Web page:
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This is the VOA Special English Agriculture Report.
Pigweed spreads fast and grows as tall as two meters. This weed can overpower cotton and other crops. It comes from the amaranth family and is also known as Palmer amaranth or Palmer's pigweed.
A cultivated version of amaranth is grown for food and medicine in Africa and Asia. In the United States, some people buy amaranth as a gluten-free substitute for wheat flour. But wild pigweed is a big problem in cotton-growing states in the South. And now the plant is spreading into the Midwest.
In many cases the pigweed is killing genetically modified cotton and soybeans. For years farmers could control it by spraying with
But weed scientist William Curran at Pennsylvania State University says over the past three or four years, pigweed has become resistant to glyphosate. Now, farmers in some areas can no longer depend on that popular herbicide alone to defend against pigweed.
WILLIAM CURRAN: "When a weed is resistant, either the herbicide that it is resistant to has no effect at all or, you know, it might have some effect, but usually not enough to kill it."
He says farmers can try other herbicides. Or they can mix another herbicide with Roundup and use the mixture when they would normally spray their fields.
WILLIAM CURRAN: "The reality is even though have this weed, this one one weed that is resistant, there's still a lot of other weeds that Roundup still kills."
Farmers in the American Northeast face a growing threat from another weed. Scientists call it horseweed; farmers call it mare's tail. Like pigweed, this plant has also developed the ability to resist glyphosate.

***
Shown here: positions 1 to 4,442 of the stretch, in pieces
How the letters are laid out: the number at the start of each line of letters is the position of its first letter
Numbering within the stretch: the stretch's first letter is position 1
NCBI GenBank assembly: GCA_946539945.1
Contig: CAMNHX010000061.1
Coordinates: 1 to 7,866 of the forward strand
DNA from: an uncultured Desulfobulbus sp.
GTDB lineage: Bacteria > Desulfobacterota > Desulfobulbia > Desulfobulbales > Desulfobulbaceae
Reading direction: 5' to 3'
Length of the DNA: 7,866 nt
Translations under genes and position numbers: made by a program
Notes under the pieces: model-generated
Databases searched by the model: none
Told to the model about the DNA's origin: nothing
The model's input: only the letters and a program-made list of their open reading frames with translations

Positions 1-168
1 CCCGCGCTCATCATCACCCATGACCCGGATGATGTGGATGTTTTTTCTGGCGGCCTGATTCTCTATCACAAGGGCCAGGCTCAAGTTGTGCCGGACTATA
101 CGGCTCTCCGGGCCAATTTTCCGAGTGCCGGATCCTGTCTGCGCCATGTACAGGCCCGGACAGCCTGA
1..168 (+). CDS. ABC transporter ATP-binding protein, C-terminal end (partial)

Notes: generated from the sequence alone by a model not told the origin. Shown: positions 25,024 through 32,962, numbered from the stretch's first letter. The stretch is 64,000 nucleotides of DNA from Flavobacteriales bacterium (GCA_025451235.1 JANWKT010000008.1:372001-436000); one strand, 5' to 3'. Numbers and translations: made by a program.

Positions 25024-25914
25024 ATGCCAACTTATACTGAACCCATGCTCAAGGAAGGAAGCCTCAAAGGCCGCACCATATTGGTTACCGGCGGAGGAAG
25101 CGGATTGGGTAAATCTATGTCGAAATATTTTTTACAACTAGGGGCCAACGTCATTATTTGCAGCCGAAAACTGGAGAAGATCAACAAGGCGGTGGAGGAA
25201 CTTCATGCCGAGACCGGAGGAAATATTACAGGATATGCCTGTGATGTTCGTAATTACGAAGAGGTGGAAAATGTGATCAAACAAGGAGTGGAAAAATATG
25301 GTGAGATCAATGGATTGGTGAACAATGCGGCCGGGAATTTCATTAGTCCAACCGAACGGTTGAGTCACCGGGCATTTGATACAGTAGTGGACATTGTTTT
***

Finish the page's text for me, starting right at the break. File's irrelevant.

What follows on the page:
Professor Curran sees one major reason for this. Farmers are depending too much on individual products and not enough on different strategies to manage weeds.
The question, he says, is how best to use a system of integrated pest management to control weeds. For example, IPM calls for farmers to rotate their crops instead of planting the same ones in the same soil year after year.
Professor Curran says farmers should also consider planting cover crops. These crops are grown temporarily to protect the soil. For instance, planting rye in the fall can suppress horseweed.
WILLIAM CURRAN: "If you have winter rye out there occupying that space, it is very competitive and the horseweed is less successful in establishing."
In the next two or three years, several companies expect to have new herbicides, along with crops that can survive spraying with those chemicals.
And that's the VOA Special English Agriculture Report, written by Jerilyn Watson. If you have a farm, tell us how you manage weeds. Share your comments at voaspecialenglish.com. I'm Jim Tedder.